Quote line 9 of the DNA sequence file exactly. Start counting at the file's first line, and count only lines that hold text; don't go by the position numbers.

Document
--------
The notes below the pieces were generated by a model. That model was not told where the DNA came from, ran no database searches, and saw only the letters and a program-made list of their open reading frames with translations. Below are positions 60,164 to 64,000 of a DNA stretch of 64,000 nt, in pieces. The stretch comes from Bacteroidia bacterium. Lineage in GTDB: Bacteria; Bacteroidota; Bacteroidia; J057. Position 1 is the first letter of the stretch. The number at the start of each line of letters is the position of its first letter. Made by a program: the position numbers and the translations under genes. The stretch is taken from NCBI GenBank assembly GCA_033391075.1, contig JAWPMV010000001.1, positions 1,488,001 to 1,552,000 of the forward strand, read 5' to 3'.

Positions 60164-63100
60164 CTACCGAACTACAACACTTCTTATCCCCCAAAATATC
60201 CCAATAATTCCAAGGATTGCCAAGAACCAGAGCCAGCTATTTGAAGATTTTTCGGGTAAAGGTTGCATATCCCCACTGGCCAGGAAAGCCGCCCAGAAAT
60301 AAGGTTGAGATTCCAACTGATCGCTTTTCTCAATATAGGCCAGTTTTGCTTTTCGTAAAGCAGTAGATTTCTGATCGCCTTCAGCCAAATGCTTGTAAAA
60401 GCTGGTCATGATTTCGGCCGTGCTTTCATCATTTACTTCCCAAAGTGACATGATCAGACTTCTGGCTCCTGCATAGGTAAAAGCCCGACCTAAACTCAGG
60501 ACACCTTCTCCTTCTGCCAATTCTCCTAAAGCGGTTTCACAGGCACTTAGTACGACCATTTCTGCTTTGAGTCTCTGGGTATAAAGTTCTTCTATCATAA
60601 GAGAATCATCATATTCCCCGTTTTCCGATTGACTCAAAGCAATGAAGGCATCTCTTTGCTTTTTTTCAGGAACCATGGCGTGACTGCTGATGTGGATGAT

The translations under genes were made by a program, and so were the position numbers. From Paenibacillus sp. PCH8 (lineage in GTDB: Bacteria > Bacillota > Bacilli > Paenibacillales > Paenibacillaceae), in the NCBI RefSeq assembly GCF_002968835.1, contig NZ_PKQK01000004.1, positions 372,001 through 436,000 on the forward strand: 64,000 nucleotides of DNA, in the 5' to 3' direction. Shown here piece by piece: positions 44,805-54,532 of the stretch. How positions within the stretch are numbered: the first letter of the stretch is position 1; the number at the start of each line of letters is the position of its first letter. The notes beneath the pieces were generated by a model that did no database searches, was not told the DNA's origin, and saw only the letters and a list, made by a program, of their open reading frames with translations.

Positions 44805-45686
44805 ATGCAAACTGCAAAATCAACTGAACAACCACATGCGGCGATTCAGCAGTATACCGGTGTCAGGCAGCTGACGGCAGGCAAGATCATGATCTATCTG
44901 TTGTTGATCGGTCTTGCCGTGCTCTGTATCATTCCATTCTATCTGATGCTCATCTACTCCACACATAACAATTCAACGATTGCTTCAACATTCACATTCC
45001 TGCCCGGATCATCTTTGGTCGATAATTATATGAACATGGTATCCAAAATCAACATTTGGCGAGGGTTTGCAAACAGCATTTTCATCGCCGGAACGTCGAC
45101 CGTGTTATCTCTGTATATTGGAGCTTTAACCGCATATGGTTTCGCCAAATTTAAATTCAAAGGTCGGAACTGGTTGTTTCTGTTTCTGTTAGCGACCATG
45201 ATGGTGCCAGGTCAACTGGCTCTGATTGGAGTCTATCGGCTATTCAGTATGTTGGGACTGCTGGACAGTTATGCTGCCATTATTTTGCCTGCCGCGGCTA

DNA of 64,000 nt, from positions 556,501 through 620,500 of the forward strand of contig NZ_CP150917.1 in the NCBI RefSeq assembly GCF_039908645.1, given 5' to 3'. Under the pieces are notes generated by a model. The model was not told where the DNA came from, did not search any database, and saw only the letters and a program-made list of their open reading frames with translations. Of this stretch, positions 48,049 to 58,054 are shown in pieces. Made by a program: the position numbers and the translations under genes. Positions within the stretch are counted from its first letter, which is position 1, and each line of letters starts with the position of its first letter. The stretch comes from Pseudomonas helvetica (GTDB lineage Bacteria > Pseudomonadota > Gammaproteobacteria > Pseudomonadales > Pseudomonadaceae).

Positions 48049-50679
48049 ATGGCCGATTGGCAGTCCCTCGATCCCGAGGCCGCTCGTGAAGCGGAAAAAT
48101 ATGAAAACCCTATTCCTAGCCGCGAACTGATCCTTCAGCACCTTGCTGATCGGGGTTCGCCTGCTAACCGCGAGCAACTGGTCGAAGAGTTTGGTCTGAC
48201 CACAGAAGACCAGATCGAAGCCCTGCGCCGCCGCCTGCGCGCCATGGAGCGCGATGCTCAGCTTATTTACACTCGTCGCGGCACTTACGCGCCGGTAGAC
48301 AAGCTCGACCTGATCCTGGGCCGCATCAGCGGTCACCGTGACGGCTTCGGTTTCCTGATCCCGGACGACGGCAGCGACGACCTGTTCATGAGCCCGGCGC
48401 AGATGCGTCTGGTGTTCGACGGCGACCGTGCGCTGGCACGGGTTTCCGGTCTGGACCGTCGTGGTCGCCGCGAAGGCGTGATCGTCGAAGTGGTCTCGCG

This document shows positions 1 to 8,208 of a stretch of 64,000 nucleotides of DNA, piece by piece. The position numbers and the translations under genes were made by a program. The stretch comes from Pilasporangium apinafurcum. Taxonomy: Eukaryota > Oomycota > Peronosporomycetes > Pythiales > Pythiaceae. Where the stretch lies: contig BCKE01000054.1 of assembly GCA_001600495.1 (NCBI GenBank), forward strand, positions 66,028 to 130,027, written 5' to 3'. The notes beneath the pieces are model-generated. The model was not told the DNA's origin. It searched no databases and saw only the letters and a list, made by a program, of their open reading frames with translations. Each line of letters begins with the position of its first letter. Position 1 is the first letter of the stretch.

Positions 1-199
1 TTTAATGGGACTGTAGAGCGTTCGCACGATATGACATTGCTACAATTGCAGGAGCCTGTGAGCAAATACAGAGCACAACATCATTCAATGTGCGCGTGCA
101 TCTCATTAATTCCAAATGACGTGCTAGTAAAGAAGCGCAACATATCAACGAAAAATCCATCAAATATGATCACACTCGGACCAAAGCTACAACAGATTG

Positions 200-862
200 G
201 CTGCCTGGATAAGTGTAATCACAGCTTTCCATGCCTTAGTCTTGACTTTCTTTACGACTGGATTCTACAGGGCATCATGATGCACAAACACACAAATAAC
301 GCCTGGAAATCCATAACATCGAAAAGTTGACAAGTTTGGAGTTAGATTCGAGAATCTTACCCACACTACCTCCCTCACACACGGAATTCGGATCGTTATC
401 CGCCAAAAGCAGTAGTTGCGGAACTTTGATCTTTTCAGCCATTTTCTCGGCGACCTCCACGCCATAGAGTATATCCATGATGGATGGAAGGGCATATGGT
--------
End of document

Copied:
The translations under genes were made by a program, and so were the position numbers. From Paenibacillus sp. PCH8 (lineage in GTDB: Bacteria > Bacillota > Bacilli > Paenibacillales > Paenibacillaceae), in the NCBI RefSeq assembly GCF_002968835.1, contig NZ_PKQK01000004.1, positions 372,001 through 436,000 on the forward strand: 64,000 nucleotides of DNA, in the 5' to 3' direction. Shown here piece by piece: positions 44,805-54,532 of the stretch. How positions within the stretch are numbered: the first letter of the stretch is position 1; the number at the start of each line of letters is the position of its first letter. The notes beneath the pieces were generated by a model that did no database searches, was not told the DNA's origin, and saw only the letters and a list, made by a program, of their open reading frames with translations.